annual work period as
the standard.
Employer's annual work period.
Your employer's annual work period is the usual amount of time an individual working full time in a specific position is required to
work. Generally, this period of time is expressed in days, weeks, months, or semesters and can span 2 calendar years.
Example.
All fulltime teachers at ABC Public Schools are required to work both the September through December semester and the February
through May
semester. Therefore, the annual work period for fulltime teachers employed by ABC Public Schools is September through December
and February through
May. Teachers at ABC Public Schools who work both semesters in the same calendar year are considered working a full year of
service in that calendar
year.
FullTime Employee for the Full Year
Count each full year during which you were employed full time as 1 year of service. In determining whether you were employed
fulltime, compare the
amount of work you were required to perform with the amount of work normally required of others who held the same position
with the same employer and
who generally received most of their pay from the position.
How to compare.
You can use any method that reasonably and accurately reflects the amount of work required. For example, if you are
a teacher, you can use the
number of hours of classroom instruction as a measure of the amount of work required.
In determining whether positions with the same employer are the same, consider all of the facts and circumstances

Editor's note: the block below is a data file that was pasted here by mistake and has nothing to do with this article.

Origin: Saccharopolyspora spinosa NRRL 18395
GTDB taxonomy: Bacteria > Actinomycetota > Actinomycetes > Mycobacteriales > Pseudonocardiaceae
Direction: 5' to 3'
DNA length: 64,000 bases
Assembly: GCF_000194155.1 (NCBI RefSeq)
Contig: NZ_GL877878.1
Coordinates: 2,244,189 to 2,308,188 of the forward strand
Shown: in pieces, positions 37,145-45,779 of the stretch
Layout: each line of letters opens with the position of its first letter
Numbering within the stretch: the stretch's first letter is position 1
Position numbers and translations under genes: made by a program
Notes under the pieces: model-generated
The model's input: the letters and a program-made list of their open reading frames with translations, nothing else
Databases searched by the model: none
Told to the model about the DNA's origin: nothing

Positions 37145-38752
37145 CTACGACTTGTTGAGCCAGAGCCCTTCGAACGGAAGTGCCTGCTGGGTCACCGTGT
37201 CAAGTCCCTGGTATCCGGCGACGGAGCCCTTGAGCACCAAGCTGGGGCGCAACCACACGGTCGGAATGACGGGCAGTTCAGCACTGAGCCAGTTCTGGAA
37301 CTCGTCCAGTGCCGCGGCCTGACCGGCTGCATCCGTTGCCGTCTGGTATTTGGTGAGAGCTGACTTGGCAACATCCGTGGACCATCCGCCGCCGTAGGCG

concerning the positions,
including the work performed, the methods by which pay is determined, and the descriptions (or titles) of the positions.
Example.
An assistant professor employed in the English department of a university will be considered a fulltime employee if the amount
of work that he or
she is required to perform is the same as the amount of work normally required of assistant professors of English at that
university who get most of
their pay from that position.
If no one else works for your employer in the same position, compare your work with the work normally required of
others who held the same position
with similar employers or similar positions with your employer.
Full year of service.
A full year of service for a particular position means the usual annual work period of anyone employed fulltime in
that general type of work at
that place of employment.
Example.
If a doctor works for a hospital 12 months of a year except for a 1 month vacation, the doctor will be considered as employed
for a full year if
the other doctors at that hospital also work 11 months of the year with a 1month vacation. Similarly, if the usual annual
work period at a university
consists of the fall and spring semesters, an instructor at that university who teaches these semesters will be considered
as working a full year.
Other Than FullTime for the Full Year
If, during any year, you were employed fulltime for only part of your employer's annual work period, parttime for the entire
annual work period,
or parttime for only part of the work period, your year of service for that year is a fraction of your employer's annual
work period.
Fulltime for part of the year.